The amount you should spend on a cycling helmet depends on your budget and how you plan to use it. Generally, more expensive helmets offer enhanced comfort, style, and in some cases, improved safety features. Here’s a breakdown of what you might expect across different price ranges (in USD),

  • Budget (under $50). Basic protection with fewer vents and simpler adjustment systems. They still meet minimum safety standards but might be heavier and less comfortable. Best for casual riders, beginners, or those who cycle infrequently.
  • Mid-range ($50 to $150). Better ventilation and more comfortable fitting systems often include rotational impact protection technology like MIPS. They are lighter than budget models and may offer more style choices. Best for regular cyclists, those doing longer rides, or those who want a balance between solid safety features and affordability.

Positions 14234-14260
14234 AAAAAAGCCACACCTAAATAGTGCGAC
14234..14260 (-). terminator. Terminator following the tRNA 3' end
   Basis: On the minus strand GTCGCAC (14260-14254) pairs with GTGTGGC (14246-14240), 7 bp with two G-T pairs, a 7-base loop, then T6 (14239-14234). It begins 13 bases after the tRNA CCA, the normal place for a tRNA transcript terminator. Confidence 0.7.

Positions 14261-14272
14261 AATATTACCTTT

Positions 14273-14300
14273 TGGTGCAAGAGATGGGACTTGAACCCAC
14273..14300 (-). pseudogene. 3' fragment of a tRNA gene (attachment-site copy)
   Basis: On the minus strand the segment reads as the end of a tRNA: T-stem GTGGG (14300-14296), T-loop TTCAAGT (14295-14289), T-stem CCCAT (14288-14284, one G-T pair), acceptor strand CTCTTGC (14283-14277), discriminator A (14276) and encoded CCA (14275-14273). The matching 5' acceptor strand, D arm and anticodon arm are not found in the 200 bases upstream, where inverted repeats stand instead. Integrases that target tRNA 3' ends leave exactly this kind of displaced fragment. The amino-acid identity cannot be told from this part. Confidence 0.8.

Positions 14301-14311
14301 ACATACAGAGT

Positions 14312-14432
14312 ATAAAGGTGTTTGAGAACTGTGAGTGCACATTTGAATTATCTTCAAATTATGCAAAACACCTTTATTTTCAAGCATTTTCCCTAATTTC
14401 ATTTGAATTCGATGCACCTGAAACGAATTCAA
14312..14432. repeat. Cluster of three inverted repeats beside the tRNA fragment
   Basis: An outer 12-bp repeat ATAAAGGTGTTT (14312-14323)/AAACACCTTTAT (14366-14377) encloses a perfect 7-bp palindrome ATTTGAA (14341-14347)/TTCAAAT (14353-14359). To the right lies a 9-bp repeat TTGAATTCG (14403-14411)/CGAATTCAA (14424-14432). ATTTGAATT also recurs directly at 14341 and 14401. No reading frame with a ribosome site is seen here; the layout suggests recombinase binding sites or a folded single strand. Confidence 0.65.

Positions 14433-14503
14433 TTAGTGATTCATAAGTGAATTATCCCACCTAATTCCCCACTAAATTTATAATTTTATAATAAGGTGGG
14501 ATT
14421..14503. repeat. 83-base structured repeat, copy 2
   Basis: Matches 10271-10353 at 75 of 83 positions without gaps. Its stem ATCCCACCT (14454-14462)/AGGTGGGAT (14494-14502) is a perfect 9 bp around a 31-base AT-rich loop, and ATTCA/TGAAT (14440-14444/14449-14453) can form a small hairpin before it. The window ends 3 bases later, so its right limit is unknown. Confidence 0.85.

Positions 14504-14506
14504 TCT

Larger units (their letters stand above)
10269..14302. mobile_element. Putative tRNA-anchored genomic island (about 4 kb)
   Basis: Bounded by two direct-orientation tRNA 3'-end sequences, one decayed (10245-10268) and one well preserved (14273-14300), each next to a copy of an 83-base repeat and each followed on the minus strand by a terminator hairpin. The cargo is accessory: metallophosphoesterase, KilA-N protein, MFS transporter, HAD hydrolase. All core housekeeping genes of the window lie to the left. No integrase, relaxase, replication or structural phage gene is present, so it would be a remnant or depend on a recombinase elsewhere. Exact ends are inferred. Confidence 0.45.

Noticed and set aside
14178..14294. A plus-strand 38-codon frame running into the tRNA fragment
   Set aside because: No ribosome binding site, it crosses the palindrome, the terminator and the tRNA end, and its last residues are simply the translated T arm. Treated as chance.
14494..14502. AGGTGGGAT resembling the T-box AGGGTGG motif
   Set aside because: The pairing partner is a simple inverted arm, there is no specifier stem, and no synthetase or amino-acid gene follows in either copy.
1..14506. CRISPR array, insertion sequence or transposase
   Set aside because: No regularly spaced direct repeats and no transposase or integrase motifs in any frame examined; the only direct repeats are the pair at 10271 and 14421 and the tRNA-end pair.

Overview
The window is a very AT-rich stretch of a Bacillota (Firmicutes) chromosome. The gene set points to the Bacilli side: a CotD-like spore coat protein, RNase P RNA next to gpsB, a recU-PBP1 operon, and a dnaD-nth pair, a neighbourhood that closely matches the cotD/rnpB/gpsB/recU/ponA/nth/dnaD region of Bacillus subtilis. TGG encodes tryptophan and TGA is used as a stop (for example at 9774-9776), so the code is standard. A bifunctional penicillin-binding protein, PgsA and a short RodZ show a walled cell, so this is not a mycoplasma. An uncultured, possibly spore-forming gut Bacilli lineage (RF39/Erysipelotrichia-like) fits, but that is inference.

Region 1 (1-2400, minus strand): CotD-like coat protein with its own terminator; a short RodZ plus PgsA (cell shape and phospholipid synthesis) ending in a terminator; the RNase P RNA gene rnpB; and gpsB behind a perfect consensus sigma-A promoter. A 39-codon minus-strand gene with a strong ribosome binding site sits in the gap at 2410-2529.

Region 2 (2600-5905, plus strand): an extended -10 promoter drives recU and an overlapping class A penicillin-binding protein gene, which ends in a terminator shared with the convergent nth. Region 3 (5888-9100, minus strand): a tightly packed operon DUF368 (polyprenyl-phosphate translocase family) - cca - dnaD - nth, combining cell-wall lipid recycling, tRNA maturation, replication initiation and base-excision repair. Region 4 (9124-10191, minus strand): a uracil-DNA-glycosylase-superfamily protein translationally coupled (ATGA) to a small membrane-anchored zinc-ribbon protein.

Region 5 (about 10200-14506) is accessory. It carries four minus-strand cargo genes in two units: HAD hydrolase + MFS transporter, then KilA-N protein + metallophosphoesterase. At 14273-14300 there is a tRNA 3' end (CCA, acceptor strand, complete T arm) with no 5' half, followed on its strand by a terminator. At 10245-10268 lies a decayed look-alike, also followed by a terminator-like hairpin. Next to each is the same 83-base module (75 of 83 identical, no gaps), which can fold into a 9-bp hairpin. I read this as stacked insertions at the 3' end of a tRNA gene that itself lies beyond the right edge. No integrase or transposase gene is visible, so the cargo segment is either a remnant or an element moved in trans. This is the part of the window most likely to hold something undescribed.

• Premium range ($150 to $300+). Top-of-the-line materials, lightest weight, best ventilation systems, safety features like MIPS or similar technologies, and often aerodynamic designs for racing. Come with the latest technology and design aesthetics. Ideal for serious cyclists, racers, or those who want the highest level of protection and comfort.

Remember, a higher price doesn’t always mean better protection. All helmets sold by reputable retailers must meet standard safety certifications. What you’re paying for in higher-end models is often enhanced comfort, reduced weight, and advanced features.

Is it legally required to wear a cycling helmet?

The laws regarding the requirement to wear a cycling helmet vary greatly depending on the country and, in some cases, specific areas within those countries. Here’s a breakdown by region,